Investors can express a lot of concerns once they are in the door. Consumers must have their voices heard at the cash register. In both cases, reverting to old-fashion advocacy helps move Minnesota and America forward. Christian Brothers Investment Services Inc. offers a concise look at contemporary faithbased advocacy efforts among social investing groups on its website.24 As of early October, the site had links to human rights efforts,

shareholder calls for gender diversity on corporate boards, various environmental investing issues, climate change, corporate initiatives directed against SRI investors, corporate governance issues and collaborative efforts with other faith-based partners. Using many of the tools of socially responsible investors described above, much more good for our neighbors, our communities, our states, our nation, our planet is possible through extension into Social Responsible Purchasing.

24 Christian Brothers Investment Services (CBIS). The Danger of Complacency. http://www.cbisonline.com.

Minnesota 2020 - www.mn2020.org


Socially Responsible Investors have taught us that the free market and treating workers, the environment and communities with fairness and decency are not incompatible. By adapting tools developed and employed by conscientious investors, labor, faithbased and community service activists can move Minnesota communities forward in the area of Socially Responsible Purchasing. We’ve ignored workers’ rights and their fair share of company equity for too long. It’s resulted in challenges with growing inequality and poverty. We’ve failed to act politically on policies that would mitigate this disparity, such as raising minimum wages and breaking down obstacles to collectively bargaining. It’s basically guaranteed widespread poverty. While public policy action in mandating fairer wages and better working conditions advance slowly, a number of groups from activists to social service organizations to major universities are already working on ways to ensure shoppers consider workers, the environment, local communities and other stakeholders in their purchasing decisions. Minnesota’s people of faith, nonprofits, community leaders, labor and groups engaged with and concerned about social justice have already started a worker justice movement, forming the Raise the Wage Coalition. It’s calling for a $9.50 Minnesota minimum wage by 2015, indexed to inflation, with federal work week and family leave conformity, and wants no penalty for tipped workers. So far these participants have brought various issues to the table. As part of this coalition, Minnesota 2020 is calling for support from local shoppers this holiday season and beyond to weigh purchasing decisions on how their dollar aids or harms the broader community, especially workers. Does the purchase strengthen or make worse:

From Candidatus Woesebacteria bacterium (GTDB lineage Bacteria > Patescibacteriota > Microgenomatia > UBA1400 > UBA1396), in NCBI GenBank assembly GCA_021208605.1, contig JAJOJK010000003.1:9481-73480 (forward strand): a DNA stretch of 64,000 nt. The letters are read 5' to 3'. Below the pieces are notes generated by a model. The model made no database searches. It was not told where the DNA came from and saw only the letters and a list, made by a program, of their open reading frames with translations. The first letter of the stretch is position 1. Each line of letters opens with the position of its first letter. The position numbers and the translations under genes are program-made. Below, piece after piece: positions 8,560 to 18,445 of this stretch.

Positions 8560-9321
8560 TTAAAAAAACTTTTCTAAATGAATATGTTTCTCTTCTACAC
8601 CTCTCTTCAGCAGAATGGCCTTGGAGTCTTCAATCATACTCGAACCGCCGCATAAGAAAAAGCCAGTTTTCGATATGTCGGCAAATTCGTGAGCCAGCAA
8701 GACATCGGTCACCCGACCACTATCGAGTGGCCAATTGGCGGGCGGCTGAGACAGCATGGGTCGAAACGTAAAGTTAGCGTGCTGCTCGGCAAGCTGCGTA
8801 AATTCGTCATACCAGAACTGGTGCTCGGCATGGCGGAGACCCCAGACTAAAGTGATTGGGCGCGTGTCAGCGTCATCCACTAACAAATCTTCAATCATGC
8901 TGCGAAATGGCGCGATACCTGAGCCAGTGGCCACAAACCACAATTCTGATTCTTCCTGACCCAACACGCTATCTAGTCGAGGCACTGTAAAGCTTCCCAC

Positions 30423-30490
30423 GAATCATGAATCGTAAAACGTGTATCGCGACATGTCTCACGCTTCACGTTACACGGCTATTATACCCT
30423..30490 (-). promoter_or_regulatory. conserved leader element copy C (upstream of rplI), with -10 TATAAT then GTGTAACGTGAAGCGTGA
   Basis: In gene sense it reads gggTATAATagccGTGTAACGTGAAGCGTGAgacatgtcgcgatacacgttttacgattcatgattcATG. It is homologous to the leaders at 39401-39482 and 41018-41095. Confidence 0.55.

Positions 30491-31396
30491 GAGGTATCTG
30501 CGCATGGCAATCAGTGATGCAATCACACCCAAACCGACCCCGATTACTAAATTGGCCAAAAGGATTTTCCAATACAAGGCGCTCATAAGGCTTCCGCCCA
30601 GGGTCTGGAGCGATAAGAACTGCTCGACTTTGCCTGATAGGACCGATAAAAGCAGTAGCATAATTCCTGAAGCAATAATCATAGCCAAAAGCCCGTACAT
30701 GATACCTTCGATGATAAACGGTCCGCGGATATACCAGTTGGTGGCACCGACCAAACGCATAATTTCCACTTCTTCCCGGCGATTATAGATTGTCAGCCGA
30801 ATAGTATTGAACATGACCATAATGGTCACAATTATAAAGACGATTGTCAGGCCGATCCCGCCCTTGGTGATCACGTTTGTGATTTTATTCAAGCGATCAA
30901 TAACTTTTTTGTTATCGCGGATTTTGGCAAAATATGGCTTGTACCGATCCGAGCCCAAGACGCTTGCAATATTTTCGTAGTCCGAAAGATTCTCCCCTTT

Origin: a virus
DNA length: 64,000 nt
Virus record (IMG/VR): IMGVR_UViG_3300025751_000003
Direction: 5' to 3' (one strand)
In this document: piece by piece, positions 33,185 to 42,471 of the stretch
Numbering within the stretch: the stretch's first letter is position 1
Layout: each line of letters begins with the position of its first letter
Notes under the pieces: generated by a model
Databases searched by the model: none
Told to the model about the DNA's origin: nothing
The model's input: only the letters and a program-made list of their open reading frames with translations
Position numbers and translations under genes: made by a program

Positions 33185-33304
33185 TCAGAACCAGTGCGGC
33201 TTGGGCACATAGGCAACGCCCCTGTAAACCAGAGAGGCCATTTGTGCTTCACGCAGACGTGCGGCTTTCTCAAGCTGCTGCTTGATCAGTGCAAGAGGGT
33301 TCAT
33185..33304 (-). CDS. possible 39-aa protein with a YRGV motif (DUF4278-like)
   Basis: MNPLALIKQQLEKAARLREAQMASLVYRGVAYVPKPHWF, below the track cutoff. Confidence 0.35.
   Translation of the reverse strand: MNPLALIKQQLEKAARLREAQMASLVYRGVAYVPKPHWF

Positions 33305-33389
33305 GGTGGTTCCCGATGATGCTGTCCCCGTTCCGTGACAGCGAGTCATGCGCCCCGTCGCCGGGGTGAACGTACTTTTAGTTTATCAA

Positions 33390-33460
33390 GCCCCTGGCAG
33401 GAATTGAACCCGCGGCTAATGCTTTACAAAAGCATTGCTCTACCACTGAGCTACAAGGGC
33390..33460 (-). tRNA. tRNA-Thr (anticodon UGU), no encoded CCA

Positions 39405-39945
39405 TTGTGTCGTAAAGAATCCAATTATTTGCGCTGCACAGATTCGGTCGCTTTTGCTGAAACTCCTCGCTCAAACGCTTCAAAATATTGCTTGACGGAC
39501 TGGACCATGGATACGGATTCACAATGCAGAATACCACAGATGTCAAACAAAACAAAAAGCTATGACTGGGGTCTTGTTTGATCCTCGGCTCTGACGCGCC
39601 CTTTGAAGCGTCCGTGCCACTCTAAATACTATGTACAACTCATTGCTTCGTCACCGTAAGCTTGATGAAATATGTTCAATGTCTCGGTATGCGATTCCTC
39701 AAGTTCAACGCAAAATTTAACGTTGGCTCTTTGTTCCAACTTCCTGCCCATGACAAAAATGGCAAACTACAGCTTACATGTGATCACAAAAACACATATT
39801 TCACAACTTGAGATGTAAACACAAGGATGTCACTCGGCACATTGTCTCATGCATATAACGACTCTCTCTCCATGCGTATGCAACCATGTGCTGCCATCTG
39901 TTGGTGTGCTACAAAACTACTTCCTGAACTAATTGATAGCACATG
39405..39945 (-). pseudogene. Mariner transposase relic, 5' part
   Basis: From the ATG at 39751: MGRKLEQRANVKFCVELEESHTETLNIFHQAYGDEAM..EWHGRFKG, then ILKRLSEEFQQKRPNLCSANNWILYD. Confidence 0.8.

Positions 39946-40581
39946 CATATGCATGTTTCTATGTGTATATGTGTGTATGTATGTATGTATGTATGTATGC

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Wages, Poverty and homelessness, Gender equality and minority opportunity, Direct and indirect impacts on other stakeholders?

Focusing such questions will move concepts of using socially responsible capital forward, continuing what investment advisors see as a continuous progression.


Made in Minnesota 2013: Fair Retail Wages Strengthen Local Economies


we gather at a place like our State Capitol, there are people here from all sorts of religions and non-religious backgrounds. There are Christians and Jews, Muslims and Buddhists, Hindus and Bahai, Humanists and people who are pretty sure they believe something, but don’t know exactly how the heck to describe it. What connects us all this day is a spirit of hospitality, a spirit of compassion and a spirit of justice. … As we create a place where all can feel welcome, whatever their country of origin, whatever language they speak, whatever challenges they face, we say: Let justice roll.”
Rev. Phil Haslanger Invocation excerpt from May Day Rally Madison, Wis., 2013

Minnesota 2020 - www.mn2020.org


Minnesota 2020 is a progressive, non-partisan think tank, focused on what really matters.

2324 University Avenue West, Suite 204, Saint Paul, MN 55114 www.mn2020.org